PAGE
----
Review on β-lactams resistance among Klebsiella pneumoniae and Escherichia Coli clinical isolates

Document Type : Original research papers


Microbiology and Biotechnology Department, Faculty of Pharmacy, Delta University for Science and Technology, Gamasa 11152, Egypt.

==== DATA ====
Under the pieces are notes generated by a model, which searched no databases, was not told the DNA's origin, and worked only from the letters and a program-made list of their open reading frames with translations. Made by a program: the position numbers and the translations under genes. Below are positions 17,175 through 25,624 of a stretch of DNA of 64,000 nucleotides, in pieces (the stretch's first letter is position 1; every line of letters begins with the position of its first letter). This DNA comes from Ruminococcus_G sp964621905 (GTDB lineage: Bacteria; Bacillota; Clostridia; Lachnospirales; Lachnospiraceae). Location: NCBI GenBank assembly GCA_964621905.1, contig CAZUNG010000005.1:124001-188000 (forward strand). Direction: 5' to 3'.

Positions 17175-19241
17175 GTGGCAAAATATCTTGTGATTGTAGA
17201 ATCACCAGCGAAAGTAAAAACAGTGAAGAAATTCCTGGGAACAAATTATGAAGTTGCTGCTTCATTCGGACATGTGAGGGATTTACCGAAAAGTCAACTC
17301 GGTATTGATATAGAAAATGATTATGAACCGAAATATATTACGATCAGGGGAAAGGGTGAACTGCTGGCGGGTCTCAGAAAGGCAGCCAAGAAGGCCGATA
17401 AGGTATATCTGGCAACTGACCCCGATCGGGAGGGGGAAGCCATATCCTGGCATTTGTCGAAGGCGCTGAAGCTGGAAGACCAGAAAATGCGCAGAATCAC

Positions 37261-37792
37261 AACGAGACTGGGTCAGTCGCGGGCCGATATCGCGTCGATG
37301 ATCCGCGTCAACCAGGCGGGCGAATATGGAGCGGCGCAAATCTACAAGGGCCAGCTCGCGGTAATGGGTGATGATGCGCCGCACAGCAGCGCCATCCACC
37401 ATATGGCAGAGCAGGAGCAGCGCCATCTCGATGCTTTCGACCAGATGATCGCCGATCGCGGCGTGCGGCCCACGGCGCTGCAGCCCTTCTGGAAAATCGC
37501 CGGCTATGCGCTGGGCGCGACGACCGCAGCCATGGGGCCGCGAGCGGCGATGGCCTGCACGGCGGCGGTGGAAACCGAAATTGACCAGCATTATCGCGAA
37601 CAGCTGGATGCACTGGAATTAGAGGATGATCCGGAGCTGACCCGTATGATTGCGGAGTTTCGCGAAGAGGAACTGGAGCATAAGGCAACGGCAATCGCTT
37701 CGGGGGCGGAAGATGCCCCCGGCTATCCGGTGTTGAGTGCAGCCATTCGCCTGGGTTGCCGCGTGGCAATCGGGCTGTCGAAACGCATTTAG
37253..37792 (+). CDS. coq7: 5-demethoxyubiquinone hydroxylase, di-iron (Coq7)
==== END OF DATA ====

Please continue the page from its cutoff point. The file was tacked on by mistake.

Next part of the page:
Escherichia coli and Klebsiella pneumoniae are two important members of Enterobacteriaceae family. They are involved in sever community and hospital acquired infections such as urinary tract infections (UTIs), gastroenteritis, and pneumonia. Some of these diseases are associated with high mortality rates if not treated properly, so it is important to combat them with highly effective antibiotics. The most commonly used antimicrobial agents are beta-lactams such as penicillins, cephalosporins and other non-beta lactams such as aminoglycosides and quinolones. Extensive use of antimicrobials and disinfectants has promoted the rapid development of bacterial resistance. This bacterial resistance becomes a global health problem especially in developing countries. The increased rate of resistance towards different classes of antibiotics limits the treatment options for such infections. The antibacterial activity of some antimicrobial agents can be enhanced by the addition of new β-lactamase inhibitors. Further in vivo investigation is needed to confirm their therapeutic efficacy against local isolates.


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